170: The Cloud Pod Is Also Intentionally Paranoid

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170: The Cloud Pod Is Also Intentionally Paranoid
170 The Cloud Pod Is Also Intentionally Paranoid
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On The Cloud Pod this week, the team discusses Jonathan’s penance for his failures. Plus: Microsoft makes moves on non-competes, NDAs, salary disclosures, and a civil rights audit; AWS modernizes mainframe applications for cloud deployment; and AWS CEO Adam Selipsky chooses to be intentionally paranoid.

A big thanks to this week’s sponsor, Foghorn Consulting, which provides full-stack cloud solutions with a focus on strategy, planning and execution for enterprises seeking to take advantage of the transformative capabilities of AWS, Google Cloud and Azure.

This week’s highlights

  • 🚨 The Balmer era is officially dead: Microsoft curbs non-competes, drops NDAs from worker settlements, disclose salary ranges, and even launches a civil rights audit. 
  • 🚨 AWS launches their new modernization service for mainframe applications, now deployable in fully managed AWS runtime environments.
  • 🚨 AWS CEO Adam Selipsky “choose[s] to be intentionally paranoid,” as he leads the company through turbulence. 

Top Quotes  

  • 💡 “We’ve talked about how garbage those [noncompetes] are, the problems they’ve had with them, executives leaving, Amazon going to Microsoft, then getting sued and all the mess of that. So I’m super glad they’re finally starting to see a tide swell change in technology where that’s no longer a thing.”
  • 💡 “I always felt like Amazon was going to just create a mainframe as a service offering — buy a bunch of IBM mainframes that they sell out to you — because that’s been a model of mainframe for a long time: CPU slicing, rentals and that kind of thing. But it seems like now they’re going to go down this other path where the answer is [that] you convert to a more modern architecture, which is interesting.”

General News: It’s a New Era

AWS: Modernized Mainframes and Intentional Paranoia

GCP: Big and Powerful

Azure: Facial Recognition Is Coming for Us All

  • 🏎️ Azure SDK for Go is now generally available. Why not?
  • 📄 There’s now a 16MB limit per document in API for MongoDB, which is in public preview. (That’s an 8x increase for those who want math.)
  • 🕹️ And if you want to play with that new feature, you can do it locally via the Linux emulator with Azure Cosmos DB API for MongoDB, now in public preview.  
  • 🔥 Learn what’s new in Azure Firewall, and there’s a lot: Intrusion Detection and Prevention System (IDPS) signatures, TLS inspection (TLSi) Certification Auto-Generation, and web categories lookup are all now generally available. Additionally, Structured Firewall Logs and IDPS Private IP ranges are both now in preview.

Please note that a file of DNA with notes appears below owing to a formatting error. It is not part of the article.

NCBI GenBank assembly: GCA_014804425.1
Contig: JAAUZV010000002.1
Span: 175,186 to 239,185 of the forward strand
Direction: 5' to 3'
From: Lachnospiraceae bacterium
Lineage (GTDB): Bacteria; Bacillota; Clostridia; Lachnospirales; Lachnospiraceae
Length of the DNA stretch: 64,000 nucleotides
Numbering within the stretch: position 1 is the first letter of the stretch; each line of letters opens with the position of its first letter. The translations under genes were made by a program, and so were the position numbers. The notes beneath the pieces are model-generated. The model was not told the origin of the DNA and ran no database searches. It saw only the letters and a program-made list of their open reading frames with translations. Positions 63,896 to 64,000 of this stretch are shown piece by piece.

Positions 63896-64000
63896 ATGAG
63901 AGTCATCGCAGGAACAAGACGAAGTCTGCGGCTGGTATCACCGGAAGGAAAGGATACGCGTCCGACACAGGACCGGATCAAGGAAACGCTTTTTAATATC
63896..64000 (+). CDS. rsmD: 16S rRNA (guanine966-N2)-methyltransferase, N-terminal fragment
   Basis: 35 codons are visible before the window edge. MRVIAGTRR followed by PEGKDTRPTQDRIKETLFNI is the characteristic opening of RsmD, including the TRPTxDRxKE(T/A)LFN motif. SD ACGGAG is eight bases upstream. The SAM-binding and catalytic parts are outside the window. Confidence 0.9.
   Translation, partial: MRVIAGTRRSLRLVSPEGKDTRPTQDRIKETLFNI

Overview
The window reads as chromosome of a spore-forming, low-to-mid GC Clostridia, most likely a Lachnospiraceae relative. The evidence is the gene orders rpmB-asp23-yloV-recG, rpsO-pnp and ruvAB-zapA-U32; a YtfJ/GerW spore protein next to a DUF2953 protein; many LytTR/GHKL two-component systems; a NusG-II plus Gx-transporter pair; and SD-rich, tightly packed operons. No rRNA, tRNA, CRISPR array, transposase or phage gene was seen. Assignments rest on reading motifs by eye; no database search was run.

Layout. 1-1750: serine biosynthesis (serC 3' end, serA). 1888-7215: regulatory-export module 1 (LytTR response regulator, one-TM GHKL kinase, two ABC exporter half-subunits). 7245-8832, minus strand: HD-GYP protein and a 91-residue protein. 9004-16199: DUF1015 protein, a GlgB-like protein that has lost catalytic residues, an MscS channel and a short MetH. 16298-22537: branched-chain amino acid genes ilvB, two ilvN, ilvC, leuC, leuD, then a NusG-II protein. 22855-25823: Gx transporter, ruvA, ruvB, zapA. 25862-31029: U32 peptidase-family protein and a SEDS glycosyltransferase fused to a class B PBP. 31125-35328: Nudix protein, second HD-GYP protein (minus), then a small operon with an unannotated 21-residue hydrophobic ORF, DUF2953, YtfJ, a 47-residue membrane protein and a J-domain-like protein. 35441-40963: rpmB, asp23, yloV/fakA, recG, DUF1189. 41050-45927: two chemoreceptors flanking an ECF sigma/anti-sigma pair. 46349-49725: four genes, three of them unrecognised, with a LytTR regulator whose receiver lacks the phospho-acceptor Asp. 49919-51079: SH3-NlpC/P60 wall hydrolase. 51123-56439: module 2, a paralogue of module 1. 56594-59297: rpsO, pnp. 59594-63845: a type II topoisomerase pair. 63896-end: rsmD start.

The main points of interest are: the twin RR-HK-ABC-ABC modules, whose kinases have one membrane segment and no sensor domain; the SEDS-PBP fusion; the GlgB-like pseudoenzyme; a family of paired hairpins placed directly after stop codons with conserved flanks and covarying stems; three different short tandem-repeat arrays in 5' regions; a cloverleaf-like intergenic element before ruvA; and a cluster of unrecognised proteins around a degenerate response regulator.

• 🤔 Azure Cognitive Services promises to be responsible with its AI investments and facial recognition safeguards. Only time will tell…
  • Hot on the trails of AWS and Google, Azure hops on the firewall manager bandwagon with Azure Firewall Manager promising simplified, centralized network security management.

Oracle: Breaking News: Oracle has Finally Fixed its RSS Feed

  • 🤝 Someone working at Oracle must listen to The Cloud Pod, because Justin is now receiving Oracle news! Oracle announces that more startups are choosing Oracle Cloud Infrastructure (OCI) over other cloud platforms, citing customers that no one has ever heard of like Aleph Alpha and Aindra Systems. 
  • 🗣️ While on an Oracle earnings call after the AWS outage, Oracle Chairman Larry Ellison took the opportunity to quote a (definitely real) anonymous customer who told him “Oracle never ever goes down” — never mind the five incidents that have happened since December 8th. 
  • 💻 Oracle releases OCI DevOps Service, an end-to-end CI/CD platform where developers can commit their own source code to a repository, build and test software artifacts, and run deployments to OCI platforms.

TCP Lightning Round

⚡ New ideas abound as Peter’s disappearance becomes yesterday’s news. Now you can vote for the winner each week via The Cloud Pod Slack Channel. Until those votes come in, the scores stand at Justin (5), Ryan (1), Jonathan (2), Peter (1, although we’re not sure how).

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